PSNI to conduct investigation into findings of Hyponatraemia Inquiry
The PSNI have confirmed that they will conduct their own investigations into the findings of a report into the deaths of five children at Northern Ireland hospitals.
The Hyponatraemia Inquiry, which was first announced in 2004, examined the role fluid mismanagement played in the children's deaths, as well as the way the deaths were handled by health officials and whether some of the deaths could have been prevented.
Hyponatremia is a condition that occurs when the level of sodium in your blood is abnormally low.
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In his long-awaited report, John O'Hara QC said the deaths of three of the children were preventable and caused by medical negligence.
He also hit out at a culture of secrecy within the health service and said that some witnesses "had to have the truth dragged out of them, while others had deliberately withheld vital information".
The PSNI have confirmed they are setting up a dedicated team to investigate the findings of the report.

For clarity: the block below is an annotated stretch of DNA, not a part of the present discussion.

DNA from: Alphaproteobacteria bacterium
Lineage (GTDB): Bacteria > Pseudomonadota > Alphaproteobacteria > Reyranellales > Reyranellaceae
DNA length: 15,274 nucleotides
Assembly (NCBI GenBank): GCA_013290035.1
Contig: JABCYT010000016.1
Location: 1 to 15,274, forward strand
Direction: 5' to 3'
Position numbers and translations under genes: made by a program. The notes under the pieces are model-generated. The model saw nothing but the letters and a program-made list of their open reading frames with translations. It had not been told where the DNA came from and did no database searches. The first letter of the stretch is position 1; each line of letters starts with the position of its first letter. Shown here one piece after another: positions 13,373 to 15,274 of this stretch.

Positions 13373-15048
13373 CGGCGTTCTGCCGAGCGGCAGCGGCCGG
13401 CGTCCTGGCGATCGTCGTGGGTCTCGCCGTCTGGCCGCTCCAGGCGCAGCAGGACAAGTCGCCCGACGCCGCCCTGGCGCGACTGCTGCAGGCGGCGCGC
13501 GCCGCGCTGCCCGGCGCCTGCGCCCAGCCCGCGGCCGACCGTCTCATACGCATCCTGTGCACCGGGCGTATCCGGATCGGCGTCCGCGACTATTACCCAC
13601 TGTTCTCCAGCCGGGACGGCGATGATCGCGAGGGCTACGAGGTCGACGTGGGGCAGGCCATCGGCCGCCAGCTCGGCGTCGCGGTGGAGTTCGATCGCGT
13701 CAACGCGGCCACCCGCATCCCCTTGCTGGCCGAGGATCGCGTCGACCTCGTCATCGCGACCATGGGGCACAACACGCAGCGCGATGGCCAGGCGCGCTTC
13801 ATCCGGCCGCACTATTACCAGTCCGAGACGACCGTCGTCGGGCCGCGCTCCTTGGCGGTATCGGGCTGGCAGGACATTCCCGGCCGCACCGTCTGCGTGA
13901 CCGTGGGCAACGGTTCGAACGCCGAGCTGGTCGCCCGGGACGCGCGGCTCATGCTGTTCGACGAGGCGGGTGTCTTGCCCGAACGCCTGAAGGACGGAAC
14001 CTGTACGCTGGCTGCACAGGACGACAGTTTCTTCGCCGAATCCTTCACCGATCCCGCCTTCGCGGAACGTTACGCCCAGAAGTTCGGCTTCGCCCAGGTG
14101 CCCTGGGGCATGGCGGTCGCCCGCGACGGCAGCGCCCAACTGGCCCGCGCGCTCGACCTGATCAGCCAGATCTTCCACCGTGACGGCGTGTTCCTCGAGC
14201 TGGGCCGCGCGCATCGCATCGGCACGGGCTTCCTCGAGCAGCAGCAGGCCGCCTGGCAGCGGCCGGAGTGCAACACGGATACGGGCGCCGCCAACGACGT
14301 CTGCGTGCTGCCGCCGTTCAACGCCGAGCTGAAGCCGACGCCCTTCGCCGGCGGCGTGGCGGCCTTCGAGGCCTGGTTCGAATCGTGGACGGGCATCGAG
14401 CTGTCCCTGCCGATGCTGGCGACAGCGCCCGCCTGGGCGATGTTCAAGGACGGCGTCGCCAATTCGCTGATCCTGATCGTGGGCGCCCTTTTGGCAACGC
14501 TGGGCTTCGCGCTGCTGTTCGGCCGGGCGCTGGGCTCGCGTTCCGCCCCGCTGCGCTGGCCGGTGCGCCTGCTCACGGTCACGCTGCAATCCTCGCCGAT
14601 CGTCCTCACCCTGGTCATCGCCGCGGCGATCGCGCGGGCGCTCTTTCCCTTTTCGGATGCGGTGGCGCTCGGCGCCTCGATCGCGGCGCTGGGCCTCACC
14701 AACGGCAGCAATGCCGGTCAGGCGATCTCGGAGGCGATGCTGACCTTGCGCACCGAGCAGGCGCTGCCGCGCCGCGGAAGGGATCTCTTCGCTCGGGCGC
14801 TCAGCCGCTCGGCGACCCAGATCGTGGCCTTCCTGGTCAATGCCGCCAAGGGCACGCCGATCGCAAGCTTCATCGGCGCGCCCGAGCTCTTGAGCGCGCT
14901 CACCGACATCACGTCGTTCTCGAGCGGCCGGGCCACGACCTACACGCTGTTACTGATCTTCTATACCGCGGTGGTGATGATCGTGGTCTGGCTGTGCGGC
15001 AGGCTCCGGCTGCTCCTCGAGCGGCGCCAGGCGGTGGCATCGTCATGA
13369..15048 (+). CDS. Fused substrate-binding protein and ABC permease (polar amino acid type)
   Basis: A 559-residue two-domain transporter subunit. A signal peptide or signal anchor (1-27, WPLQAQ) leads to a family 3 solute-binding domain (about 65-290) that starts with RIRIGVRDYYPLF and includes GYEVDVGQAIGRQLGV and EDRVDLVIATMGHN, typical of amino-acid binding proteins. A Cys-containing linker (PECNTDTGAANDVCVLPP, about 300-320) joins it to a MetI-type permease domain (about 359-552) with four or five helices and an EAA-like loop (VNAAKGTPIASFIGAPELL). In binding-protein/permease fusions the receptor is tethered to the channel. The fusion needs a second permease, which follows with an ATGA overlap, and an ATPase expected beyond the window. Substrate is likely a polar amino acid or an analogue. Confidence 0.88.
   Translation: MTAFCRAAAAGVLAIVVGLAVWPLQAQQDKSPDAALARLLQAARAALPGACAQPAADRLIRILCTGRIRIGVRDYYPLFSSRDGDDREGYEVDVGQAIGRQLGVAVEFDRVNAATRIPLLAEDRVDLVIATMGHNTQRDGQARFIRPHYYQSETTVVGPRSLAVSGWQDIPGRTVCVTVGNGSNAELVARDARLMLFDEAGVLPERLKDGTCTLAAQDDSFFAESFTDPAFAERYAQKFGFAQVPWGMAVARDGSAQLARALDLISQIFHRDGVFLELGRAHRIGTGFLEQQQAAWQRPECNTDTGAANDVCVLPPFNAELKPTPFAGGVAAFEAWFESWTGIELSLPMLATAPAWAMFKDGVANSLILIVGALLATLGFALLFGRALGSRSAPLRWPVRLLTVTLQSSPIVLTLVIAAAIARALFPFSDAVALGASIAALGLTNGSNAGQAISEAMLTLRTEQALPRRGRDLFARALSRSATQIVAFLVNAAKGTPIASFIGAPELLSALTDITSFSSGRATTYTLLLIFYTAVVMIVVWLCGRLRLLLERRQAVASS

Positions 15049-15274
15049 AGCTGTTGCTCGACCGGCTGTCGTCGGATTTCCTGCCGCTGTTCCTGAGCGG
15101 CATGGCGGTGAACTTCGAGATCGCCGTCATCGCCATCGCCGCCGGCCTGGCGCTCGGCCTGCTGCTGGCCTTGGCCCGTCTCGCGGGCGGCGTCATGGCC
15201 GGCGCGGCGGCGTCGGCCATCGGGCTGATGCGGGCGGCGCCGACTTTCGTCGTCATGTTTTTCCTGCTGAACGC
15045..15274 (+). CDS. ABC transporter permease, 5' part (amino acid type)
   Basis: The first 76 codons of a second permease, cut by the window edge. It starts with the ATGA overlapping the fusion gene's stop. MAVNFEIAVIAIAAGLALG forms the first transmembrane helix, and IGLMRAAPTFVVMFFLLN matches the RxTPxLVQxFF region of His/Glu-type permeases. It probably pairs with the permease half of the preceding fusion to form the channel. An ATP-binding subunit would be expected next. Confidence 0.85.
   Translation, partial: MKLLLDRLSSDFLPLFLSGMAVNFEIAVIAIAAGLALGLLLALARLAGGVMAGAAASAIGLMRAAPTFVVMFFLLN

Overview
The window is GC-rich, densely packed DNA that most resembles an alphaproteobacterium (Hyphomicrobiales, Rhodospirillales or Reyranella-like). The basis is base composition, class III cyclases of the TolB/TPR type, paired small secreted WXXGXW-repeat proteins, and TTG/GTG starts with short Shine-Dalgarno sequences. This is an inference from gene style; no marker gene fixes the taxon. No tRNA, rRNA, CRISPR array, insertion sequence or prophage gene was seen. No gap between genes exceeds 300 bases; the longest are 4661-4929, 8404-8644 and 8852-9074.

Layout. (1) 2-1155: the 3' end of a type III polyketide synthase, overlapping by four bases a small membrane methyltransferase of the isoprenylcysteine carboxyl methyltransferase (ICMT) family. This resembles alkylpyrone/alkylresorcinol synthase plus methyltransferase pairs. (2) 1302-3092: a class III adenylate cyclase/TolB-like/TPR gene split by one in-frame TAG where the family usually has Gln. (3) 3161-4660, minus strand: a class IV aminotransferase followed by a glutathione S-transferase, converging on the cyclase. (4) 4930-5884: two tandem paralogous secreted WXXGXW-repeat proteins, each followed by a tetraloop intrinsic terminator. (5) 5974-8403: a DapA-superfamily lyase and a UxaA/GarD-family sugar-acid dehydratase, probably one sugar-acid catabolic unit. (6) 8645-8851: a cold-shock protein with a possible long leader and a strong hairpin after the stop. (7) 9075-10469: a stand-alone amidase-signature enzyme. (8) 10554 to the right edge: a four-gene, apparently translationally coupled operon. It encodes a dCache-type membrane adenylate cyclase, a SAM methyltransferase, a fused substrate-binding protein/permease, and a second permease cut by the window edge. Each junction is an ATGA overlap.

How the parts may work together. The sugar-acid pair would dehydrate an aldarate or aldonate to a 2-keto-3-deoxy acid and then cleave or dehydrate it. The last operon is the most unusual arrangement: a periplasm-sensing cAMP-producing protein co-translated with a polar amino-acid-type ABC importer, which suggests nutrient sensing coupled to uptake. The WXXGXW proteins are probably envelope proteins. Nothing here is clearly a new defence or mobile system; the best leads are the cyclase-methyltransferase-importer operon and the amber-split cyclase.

On Friday, the police officer who will lead the new team, Detective Superintendent Richard Campbell told the BBC that the PSNI is in the process of gathering together "a team of specialist detectives who will focus on taking forward police enquiries following the publication of the inquiry".
"We have been in contact with the families and their representatives and will seek to meet with them over the coming days and weeks as our work progresses," he said.
Following the publication of the inquiry's findings parents of the children met with the permanent secretary of the Department of Health, Richard Pengelly, who said he was committed to addressing the concerns raised by Mr O'Hara.
Earlier this month it was revealed plans are under way to create a working group to examine and implement the recommendations made by the explosive Hyponatraemia Inquiry report.
Belfast Telegraph Digital